Packed with memories, veteran’s house saved

A tree nearly totaled Bernie Pavia’s Johnston home, but a small group of dedicated workers have helped salvage the building, and the 91-year-old living inside


Bernard “Bernie” Pavia kneeled down to play with his trainset.

The 91-year-old veteran laid the track out in a circle at the trunk of his bright white Christmas tree, and crawled up close to the locomotive like a curious child sneaking up on Santa Claus.

A year ago, a fallen tree made his Forest Drive home practically uninhabitable. He nearly lost all his possessions as melting snow leaked through the roof and down his walls, saturating more than nine decades of memories.

A piece of plastic fell from the ceiling, knocking Pavia out cold. His memories from that night are cloudy and conflicted.

Pavia, a veteran of the Korean War, has been suffering the past two years, since old age claimed his longtime girlfriend Fran, and then, soon after, a storm stole his home.

“I’m so lonely lately,” he said, tears filling up the pouches under his eyes and spilling down his lightly creased cheeks. “But I’m so grateful for all of you.”

Pavia reached toward his newfound benefactors; a crew of contractors, tree service professionals and a fellow veteran on a mission to help aging veterans who may not have anyone else.

“Last Christmas, one of these trees came through Bernie’s roof and just totaled his house,” said Jim Collins, president and founder of Burrillville-based New Englanders Helping Our Veterans. “We had to wait for warmer weather, but now Bernie has a new rubber roof, a new upstairs, new wiring, new walls, and a new ceiling.”

The project’s almost complete and Pavia has a home again.

He erected his Christmas tree and started working on his train. He’s still lonely, but the old house is starting to feel like home again.

“You’d never know he was in his 90s, but when this happened, Bernie aged 10 years,” Collins recalled. “Now that we’re almost done, he gained his 10 years back, plus five.”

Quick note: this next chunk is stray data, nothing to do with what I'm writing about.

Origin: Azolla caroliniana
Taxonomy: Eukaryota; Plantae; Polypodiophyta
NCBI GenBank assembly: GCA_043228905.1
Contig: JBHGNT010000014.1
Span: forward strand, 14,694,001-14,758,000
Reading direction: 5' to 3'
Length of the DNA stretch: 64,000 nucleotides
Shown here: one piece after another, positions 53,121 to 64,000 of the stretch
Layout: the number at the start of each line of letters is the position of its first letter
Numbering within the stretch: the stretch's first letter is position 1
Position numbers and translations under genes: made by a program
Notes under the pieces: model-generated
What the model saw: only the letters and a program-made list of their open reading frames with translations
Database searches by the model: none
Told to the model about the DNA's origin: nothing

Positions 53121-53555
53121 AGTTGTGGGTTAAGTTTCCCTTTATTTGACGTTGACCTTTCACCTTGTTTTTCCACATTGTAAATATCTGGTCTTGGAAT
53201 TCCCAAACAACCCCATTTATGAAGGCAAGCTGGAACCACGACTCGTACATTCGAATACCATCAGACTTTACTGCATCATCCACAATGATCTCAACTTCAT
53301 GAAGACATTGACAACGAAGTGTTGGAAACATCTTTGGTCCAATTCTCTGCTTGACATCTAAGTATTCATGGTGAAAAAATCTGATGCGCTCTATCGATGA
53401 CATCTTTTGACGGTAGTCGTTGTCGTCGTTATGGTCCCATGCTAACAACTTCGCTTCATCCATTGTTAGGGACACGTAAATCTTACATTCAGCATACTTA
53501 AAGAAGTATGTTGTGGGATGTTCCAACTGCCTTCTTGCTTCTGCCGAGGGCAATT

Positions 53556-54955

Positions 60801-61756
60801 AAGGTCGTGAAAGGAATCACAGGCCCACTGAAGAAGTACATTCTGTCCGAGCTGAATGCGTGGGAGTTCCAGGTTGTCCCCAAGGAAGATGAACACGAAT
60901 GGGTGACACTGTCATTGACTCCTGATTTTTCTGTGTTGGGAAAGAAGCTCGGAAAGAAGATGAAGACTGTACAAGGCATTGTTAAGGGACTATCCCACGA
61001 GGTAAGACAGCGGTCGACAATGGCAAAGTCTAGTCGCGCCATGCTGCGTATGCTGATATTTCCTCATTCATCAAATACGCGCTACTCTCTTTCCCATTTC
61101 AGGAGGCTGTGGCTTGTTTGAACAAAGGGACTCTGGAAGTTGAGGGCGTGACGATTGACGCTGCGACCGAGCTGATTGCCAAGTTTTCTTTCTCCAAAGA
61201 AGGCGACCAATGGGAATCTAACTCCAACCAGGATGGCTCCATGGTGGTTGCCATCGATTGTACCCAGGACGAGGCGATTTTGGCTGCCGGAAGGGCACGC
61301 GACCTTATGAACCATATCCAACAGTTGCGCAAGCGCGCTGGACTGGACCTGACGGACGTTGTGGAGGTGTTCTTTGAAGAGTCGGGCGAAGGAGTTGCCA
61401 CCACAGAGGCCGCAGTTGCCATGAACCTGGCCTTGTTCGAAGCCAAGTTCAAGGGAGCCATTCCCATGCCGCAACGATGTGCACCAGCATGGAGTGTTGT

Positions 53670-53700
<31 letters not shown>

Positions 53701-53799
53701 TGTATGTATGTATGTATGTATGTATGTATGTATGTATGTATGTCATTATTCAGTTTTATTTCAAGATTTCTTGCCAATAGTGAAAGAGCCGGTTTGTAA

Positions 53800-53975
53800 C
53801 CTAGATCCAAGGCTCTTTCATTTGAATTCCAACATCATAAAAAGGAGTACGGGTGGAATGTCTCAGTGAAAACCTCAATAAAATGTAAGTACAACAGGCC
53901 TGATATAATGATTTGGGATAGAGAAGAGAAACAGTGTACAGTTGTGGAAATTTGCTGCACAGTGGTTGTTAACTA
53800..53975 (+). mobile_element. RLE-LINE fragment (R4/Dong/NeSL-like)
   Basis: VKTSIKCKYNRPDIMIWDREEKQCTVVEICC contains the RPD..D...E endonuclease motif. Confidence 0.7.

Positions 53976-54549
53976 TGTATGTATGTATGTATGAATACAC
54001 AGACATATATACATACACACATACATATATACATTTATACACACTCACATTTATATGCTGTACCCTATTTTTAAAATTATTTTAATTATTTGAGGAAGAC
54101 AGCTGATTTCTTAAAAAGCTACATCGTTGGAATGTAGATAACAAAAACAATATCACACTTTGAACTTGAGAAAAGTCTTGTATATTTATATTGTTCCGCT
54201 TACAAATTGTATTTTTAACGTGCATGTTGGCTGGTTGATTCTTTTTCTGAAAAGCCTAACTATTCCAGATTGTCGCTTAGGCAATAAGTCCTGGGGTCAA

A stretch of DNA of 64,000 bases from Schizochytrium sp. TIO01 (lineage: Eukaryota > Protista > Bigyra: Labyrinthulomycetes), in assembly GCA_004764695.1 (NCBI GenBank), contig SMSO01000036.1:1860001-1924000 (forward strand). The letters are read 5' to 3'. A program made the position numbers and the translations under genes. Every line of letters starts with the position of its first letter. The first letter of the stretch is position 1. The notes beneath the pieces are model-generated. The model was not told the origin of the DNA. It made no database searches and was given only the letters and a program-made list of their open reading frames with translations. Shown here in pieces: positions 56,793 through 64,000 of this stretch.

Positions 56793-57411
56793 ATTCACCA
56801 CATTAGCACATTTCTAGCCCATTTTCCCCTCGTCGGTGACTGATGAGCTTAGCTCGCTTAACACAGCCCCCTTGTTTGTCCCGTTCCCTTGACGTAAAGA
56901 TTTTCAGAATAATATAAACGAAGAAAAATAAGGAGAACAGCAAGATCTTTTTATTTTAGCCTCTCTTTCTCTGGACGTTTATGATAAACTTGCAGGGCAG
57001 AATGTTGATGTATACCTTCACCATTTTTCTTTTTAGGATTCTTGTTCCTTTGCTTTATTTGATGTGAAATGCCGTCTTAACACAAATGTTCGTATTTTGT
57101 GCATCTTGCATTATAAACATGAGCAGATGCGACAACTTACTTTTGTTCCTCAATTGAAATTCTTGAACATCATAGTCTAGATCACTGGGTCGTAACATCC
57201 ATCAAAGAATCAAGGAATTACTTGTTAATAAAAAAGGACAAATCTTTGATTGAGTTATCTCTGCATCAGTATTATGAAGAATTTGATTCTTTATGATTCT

N.E. Building & Restoration LLC Project Manager Chanya Sae-Eaw and Owner David Rosati have spent hundreds of hours helping Pavia restore his home of more than 60 years to livability.

They handled the typical contracting responsibilities, but according to Collins, went far above and beyond, helping Pavia restore his fading memories.

Sae-Eaw helped Paiva find rolls of unused wallpaper hidden among his belongs. Together, they pieced together enough wallpaper to cover a living room wall.

“It was like putting a puzzle together,” Sae-Eaw said.

Pavia and his first wife, Roberta, first hung the yellow floral print 40 or 50 years ago. Memories are embedded in that wallpaper; memories Pavia wasn’t ready to forget.

When Collins first met Pavia, the 91-year-old veteran was attempting to save a small family of cats. Several months later, when they next saw each other, the Johnston man was all by himself, carrying buckets of snowmelt from his living room and spilling them outside.

The encroaching snowmelt kept the spry veteran working day and night; sending him outside in freezing temperatures while bearing heavy buckets of water and walking across an icy path. He counted the trips — 18 buckets per hour.

Collins brought in huge plastic garbage cans and helped hook up a sump-pump to mechanically drain the water outside.

A series of Band-Aid approaches finally led to architectural healing. Collins helped find Rosati to handle the contracting.

He sought out the services of Cranston-based North Eastern Tree Service, to help clear the property of dangerous hanging limbs and towering dead trunks — John Lynch, the company’s director of health and safety, and Regional Manager Matthew Cook were on-scene last Tuesday, amid the buzzing of chainsaws and plops of heavy wood hitting the rain-soaked earth.

Collins and Rosati helped Pavia deal with the insurance company. They fought growing mold inside the home and fixed up a temporary living space in the basement. Pavia refused to relocate to a hotel, despite his insurance company offering to pick up the tab.

“If he stayed at a hotel, he might not be here right now,” Collins said. “He’d be too depressed. He wants to live in his neighborhood, where he takes his walks and knows all his neighbors.”

In the 1950s, Pavia joined the United States Army Air Forces (USAAF) and said he reached the rank of staff sergeant by the end of his service. He also served in the National Guard.

“I wish I still had my uniforms,” Pavia said with longing. “I threw them out a long time ago.”

Those who meet Pavia are usually surprised to learn his age. He walks with bounce and talks with passion. The past two years, though, he’ll admit, have not been easy.

“I have a hard time climbing the stairs,” he said. “Some days it’s tough getting out of bed.”

“Well, you’ve had a lot of stress over the last year,” Collins told him.

Pavia has no problem getting down on his knees to inspect the train track and the stubborn engine.

He picked it up, spun a wheel underneath and smiled.

“It doesn’t work right anymore,” he laughed. “Just like me!”


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